It was the latest piece of her life she’d surrendered on principle: Sunday afternoon football, after the players started to kneel during the national anthem; her Costco membership, after the store mandated masks; regular dinners with her parents, after she saw a Joe Biden sign in their front yard. During the last several months, she’d started talking to her husband about leaving liberal Washington and moving with their children and grandchildren to Montana or Idaho.

“Me and this place – we’re going in separate directions,” she said, which meant she knew what she wanted to do.

She packed a box of her supplies and drove to work at the hospital for the last time dressed in a shirt that read: “Born Free. Live Proud.” She walked into the nursing home without a mask and stopped to say goodbye to some of her staff. One nurse came up to her and confessed that she’d gotten vaccinated before the deadline because she couldn’t afford to lose her job. “I feel tainted,” she said, and Roughton squeezed her hand. Another aide said she’d been granted a religious exemption thanks to a letter written on her behalf by her uncle, a pastor in Florida.


“I caved,” she told Roughton. “I wasn’t as strong as you.”

“I don’t feel strong,” Roughton said. She smiled and waved at two of the residents, who were rolling their wheelchairs into the cafeteria for lunch. “I better get out of here before I lose it,” she said.

She walked out the door toward the administration building. McGuire was sitting at his desk, working his stress ball. He saw her T-shirt and he knew.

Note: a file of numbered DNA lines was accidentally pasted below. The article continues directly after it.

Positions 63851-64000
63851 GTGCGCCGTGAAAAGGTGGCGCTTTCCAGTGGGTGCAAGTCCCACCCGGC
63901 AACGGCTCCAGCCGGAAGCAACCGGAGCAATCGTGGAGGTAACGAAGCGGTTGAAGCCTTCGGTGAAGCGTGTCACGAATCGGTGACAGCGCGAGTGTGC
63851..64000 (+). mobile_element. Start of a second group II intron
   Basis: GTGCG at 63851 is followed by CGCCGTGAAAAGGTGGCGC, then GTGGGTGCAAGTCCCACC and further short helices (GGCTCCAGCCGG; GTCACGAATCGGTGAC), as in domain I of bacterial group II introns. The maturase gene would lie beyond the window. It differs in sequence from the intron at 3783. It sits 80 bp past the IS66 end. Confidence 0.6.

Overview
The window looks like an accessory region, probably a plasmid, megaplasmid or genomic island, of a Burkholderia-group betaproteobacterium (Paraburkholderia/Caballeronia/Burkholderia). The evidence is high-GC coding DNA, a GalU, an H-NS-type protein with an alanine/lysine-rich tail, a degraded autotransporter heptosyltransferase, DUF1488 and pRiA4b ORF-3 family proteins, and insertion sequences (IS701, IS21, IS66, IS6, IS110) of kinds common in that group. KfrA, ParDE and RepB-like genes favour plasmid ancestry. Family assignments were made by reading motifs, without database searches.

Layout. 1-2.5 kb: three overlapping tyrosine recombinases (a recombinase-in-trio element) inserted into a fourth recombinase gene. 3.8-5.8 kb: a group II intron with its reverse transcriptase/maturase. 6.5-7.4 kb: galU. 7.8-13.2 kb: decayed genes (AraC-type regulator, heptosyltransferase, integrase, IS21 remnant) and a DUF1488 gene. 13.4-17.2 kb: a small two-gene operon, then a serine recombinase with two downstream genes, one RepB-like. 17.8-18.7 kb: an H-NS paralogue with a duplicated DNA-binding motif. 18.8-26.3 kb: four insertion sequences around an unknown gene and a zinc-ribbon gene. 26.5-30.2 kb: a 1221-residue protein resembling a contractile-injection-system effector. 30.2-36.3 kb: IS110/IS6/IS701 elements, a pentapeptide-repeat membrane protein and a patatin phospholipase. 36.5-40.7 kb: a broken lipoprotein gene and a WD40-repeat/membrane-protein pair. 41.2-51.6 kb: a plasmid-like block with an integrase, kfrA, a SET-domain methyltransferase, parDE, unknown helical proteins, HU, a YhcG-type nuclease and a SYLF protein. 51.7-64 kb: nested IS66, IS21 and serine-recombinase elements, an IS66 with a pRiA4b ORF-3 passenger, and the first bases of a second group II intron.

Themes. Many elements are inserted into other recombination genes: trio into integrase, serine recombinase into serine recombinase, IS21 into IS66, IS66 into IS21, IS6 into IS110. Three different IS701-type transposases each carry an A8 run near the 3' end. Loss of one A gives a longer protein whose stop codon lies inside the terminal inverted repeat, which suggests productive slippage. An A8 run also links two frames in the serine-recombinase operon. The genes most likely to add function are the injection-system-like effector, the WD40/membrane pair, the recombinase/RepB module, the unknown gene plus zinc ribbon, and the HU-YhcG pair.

“So, this is it,” he said.

She showed him her set of master keys and dropped them on the nearby desk.

“We’re going to miss you,” he said.

“You could have made this a lot easier by being an [expletive],” she said.

“There’s always going to be a spot for you,” he said. “This isn’t the end of our story.”


She nodded, blinked back tears, and walked out to her car. McGuire watched her go and turned back to the list on his computer, checking the final numbers as the deadline arrived. Seventeen employees had been granted religious exemptions. Two had left to take health-care jobs across the border in Idaho. Nine more had either quit or chosen to be fired. But at least 50 employees had gotten vaccinated in the last weeks as a result of the mandate, and McGuire had retained more than 90% of his staff.

“There are no words to express how incredible this is, knowing how hard the decision has been for many of you,” he wrote to his staff.

He asked the HR director to post a few of the new job openings online. “I’m glad we got through it,” he told her, but then a while later McGuire looked beneath the postings at the comments, which pointed not to an endpoint but to a widening divide and the work still ahead.

“Stop firing good people in the name of socialism.”

“Poor anti-vaxxers. Goodbye and good riddance.”